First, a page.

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Friday, 4 April 2014

Why you need a brand definition, not just a digital branding strategy!

At Bright Angles, we receive an increasing number of digital branding briefs. Young entrepreneurs with promising businesses - jewellery, decor accessories, home-made goodies - want to promote their brand through the digital medium. Such briefs are invariably exciting and challenging for us as they involve working with interesting people, with bright business ideas but small media budgets for promotion. Small and medium scale entrepreneurs invariably understand the importance of digital media to grow their brand, and look to us for holistic digital solutions.

First of all, we do not treat these briefs as 'digital  briefs' even though the output that the client requires might be purely digital - a social media presence or a website. We start off with the classical approach of understanding the client's business and defining the marketing challenge. Small businesses benefit hugely from the rigor of this exercise, even if it involves only the externalisation and writing down of thoughts that are already playing in their heads.

Entrepreneurs juggle multiple challenges daily, and while they do think of their marketing, this is often the weak link in terms of time, budget outlay and resource. As we ourselves know from experience, daily firefighting and immediate projects can often subsume the long term exercise of defining the marketing plan, growth strategy etc. Yet without this foundation we cannot move to the next step - which is brand definition.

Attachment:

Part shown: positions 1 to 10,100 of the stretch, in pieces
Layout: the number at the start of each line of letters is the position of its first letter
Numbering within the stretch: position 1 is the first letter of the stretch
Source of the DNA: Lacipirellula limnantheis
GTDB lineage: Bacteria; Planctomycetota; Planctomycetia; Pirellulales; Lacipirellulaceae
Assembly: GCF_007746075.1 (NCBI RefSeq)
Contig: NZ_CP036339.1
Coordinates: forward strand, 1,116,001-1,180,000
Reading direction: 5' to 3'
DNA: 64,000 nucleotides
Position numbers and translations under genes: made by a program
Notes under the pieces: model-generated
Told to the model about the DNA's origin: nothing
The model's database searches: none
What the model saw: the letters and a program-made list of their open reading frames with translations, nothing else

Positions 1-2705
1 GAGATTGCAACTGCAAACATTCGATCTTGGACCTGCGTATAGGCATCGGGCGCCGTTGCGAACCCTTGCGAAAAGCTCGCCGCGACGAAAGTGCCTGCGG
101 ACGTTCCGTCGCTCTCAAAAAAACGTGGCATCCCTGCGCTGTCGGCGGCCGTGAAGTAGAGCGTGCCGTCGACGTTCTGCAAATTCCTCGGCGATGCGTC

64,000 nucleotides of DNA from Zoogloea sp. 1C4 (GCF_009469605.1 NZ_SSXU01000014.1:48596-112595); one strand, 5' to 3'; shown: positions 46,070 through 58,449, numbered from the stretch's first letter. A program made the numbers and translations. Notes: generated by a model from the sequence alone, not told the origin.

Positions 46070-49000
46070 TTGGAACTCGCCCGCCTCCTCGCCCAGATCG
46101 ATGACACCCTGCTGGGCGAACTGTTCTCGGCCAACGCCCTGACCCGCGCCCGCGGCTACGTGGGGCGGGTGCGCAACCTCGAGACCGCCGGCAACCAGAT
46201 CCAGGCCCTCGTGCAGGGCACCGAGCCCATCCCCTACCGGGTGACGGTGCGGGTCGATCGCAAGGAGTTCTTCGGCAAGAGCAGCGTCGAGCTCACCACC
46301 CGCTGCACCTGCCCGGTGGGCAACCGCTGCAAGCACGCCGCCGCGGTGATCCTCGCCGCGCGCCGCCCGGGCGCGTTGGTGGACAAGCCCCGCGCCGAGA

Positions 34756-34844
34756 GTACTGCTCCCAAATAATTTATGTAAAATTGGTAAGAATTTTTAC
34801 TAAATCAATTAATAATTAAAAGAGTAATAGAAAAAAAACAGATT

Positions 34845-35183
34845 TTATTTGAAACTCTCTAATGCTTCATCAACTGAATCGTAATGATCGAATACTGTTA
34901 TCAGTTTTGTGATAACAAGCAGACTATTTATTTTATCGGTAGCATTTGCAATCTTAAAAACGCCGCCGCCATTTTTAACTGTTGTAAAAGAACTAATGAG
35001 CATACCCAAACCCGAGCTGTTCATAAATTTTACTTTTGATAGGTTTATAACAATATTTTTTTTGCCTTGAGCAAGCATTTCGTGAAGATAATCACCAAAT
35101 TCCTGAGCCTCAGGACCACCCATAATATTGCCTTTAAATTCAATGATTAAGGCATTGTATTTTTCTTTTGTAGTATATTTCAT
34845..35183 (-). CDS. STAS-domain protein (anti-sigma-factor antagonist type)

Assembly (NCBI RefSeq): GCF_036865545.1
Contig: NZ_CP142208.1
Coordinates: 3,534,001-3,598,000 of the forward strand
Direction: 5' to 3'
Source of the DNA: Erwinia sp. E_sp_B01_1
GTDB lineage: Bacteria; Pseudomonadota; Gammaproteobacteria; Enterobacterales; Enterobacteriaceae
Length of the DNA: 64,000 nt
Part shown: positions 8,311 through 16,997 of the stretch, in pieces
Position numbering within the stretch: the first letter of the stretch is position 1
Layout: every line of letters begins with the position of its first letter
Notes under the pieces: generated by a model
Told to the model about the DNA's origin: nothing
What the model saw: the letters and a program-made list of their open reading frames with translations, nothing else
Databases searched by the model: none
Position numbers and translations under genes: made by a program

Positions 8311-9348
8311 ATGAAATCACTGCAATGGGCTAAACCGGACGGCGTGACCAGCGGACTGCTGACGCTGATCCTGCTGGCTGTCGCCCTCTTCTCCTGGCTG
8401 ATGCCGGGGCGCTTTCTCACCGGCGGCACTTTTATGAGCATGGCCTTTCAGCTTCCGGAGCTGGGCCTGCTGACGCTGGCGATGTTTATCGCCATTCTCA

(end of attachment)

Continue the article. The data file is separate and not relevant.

A digital strategy cannot be developed without first defining what the brand stands for - even if the brand building exercise is going to be largely undertaken online, rather than offline. The principles of brand building require us to go back to basic questions - understanding the category, consumer and brand - before arriving at a solution. Ultimately we arrive at a brand definition that can be easily translated into the digital medium or into a brand proposition for a creative brief. 

And the last leg of the exercise involves defining the digital strategy, with the clarity that comes from knowing who we are, what is our brand personality and what we need to say. When we have completed the two exercises of defining the marketing plan and the brand definition, then the digital strategy just flows from it as a logical extension. Then we know very clearly what is the content, conversations and user experience that we need to create that best reflects the brand. 

At Bright Angles, we believe in holistic solutions that embrace offline and online strategy - very much like the new age consumer whose offline and online life are both realities that a marketer needs to deal with.